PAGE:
Addressing Mental Health in Seniors

Mental Health in Seniors

Mental health in seniors can significantly obstruct them from fulfilling everyday activities, including Activities of Daily Living (ADL). Some of the first noticeable signs of mental health challenges is an increase in slowness and forgetfulness.

There are various reasons for why mental health problems can increase with aging. Such reasons may include biological and psychological changes that cause difficulties with information processing, to social and behavioral changes that are related to children leaving home.

Unfortunately, these mental health problems are very frequently undiagnosed, and are not realized until they progress into a more serious and impairing condition. These issues develop with aging and the problems can be more serious than anticipated. Many older people especially tend to suffer when they may not have the right help or resources, or if they do not have any help at all. We believe that it is essential to accurately diagnose our seniors so that we may provide the proper care and guidance for any challenges that may arise.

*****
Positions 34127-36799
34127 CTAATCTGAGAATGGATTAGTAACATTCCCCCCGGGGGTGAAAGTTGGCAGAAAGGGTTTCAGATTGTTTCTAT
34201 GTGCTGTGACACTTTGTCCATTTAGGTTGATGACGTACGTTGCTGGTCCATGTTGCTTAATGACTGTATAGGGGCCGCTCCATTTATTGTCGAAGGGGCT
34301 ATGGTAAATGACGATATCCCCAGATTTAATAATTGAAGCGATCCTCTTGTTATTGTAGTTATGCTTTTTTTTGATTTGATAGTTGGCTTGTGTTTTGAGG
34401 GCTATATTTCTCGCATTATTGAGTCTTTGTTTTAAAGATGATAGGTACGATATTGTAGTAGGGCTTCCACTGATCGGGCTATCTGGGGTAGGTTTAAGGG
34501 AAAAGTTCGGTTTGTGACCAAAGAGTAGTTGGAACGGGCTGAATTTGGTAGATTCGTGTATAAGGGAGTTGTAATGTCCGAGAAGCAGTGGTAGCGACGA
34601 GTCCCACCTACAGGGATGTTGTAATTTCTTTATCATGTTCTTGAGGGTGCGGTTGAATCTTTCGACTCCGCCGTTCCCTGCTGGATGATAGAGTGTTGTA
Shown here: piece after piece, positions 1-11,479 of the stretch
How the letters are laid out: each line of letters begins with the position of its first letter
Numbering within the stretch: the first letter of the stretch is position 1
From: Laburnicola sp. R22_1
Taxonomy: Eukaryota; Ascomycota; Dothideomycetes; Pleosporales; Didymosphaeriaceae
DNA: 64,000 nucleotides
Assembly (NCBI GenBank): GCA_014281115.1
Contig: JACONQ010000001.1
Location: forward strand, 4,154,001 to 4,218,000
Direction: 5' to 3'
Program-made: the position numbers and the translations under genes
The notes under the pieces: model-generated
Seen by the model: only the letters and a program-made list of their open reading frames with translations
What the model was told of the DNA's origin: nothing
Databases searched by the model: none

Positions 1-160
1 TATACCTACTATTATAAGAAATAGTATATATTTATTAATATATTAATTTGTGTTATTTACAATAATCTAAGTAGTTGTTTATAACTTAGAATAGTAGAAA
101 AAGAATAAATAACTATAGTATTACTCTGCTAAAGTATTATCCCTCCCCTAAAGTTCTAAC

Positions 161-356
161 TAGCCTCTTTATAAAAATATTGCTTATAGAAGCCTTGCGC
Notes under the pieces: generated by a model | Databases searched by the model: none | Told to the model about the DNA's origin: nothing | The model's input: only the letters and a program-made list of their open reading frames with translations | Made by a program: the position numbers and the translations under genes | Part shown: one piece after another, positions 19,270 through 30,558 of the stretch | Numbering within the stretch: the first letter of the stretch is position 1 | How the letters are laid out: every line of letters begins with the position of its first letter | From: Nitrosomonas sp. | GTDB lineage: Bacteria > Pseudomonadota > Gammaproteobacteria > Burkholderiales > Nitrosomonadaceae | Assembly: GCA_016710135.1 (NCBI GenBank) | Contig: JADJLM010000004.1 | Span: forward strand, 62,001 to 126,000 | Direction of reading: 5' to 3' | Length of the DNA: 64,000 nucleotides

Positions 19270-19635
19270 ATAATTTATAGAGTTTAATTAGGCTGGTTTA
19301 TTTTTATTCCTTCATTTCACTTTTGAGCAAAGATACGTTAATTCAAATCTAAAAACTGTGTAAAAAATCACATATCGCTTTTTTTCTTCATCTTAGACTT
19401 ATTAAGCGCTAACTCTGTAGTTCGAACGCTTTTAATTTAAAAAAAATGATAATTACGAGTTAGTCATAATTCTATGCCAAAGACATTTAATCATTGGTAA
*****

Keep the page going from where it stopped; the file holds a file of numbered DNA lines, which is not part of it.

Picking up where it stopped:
In the next few paragraphs, we will talk about some common mental health problems and discuss how to maintain great mental health.


The most common health problem in the elderly is depression.

Depression symptoms found among senior citizens can be very similar to those found among younger people, such as low energy, somber or unhappy mood, self-blame, guilt, poor sleep, and the most important symptom is the lack of motivation and interest in a social life or hobbies.